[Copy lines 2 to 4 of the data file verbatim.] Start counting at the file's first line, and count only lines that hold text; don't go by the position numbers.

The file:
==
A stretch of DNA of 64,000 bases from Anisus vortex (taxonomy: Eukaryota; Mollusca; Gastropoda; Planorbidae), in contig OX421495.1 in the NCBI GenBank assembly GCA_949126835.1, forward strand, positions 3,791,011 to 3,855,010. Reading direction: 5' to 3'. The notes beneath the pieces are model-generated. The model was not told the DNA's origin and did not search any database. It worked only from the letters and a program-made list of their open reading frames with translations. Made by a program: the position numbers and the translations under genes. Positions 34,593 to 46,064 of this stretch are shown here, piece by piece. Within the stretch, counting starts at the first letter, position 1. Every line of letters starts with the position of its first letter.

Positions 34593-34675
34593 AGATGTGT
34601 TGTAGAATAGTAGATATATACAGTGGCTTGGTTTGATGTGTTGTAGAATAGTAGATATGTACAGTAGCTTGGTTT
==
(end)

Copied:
Positions 34593-34675
34593 AGATGTGT
34601 TGTAGAATAGTAGATATATACAGTGGCTTGGTTTGATGTGTTGTAGAATAGTAGATATGTACAGTAGCTTGGTTT